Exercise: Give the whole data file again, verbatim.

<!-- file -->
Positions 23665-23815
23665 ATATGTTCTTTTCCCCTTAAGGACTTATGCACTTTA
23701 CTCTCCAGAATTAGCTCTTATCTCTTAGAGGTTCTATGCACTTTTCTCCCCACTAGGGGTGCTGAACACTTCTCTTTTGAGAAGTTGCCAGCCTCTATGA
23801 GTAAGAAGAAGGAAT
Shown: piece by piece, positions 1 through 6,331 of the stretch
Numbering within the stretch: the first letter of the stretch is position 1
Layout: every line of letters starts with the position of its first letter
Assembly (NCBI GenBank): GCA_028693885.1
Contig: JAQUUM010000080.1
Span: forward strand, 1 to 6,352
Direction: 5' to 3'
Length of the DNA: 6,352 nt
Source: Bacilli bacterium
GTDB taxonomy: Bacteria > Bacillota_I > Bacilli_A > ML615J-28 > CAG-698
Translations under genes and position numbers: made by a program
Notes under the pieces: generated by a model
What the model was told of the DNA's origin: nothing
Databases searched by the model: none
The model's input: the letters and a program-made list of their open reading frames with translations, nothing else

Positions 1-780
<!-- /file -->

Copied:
Positions 23665-23815
23665 ATATGTTCTTTTCCCCTTAAGGACTTATGCACTTTA
23701 CTCTCCAGAATTAGCTCTTATCTCTTAGAGGTTCTATGCACTTTTCTCCCCACTAGGGGTGCTGAACACTTCTCTTTTGAGAAGTTGCCAGCCTCTATGA
23801 GTAAGAAGAAGGAAT
Shown: piece by piece, positions 1 through 6,331 of the stretch
Numbering within the stretch: the first letter of the stretch is position 1
Layout: every line of letters starts with the position of its first letter
Assembly (NCBI GenBank): GCA_028693885.1
Contig: JAQUUM010000080.1
Span: forward strand, 1 to 6,352
Direction: 5' to 3'
Length of the DNA: 6,352 nt
Source: Bacilli bacterium
GTDB taxonomy: Bacteria > Bacillota_I > Bacilli_A > ML615J-28 > CAG-698
Translations under genes and position numbers: made by a program
Notes under the pieces: generated by a model
What the model was told of the DNA's origin: nothing
Databases searched by the model: none
The model's input: the letters and a program-made list of their open reading frames with translations, nothing else

Positions 1-780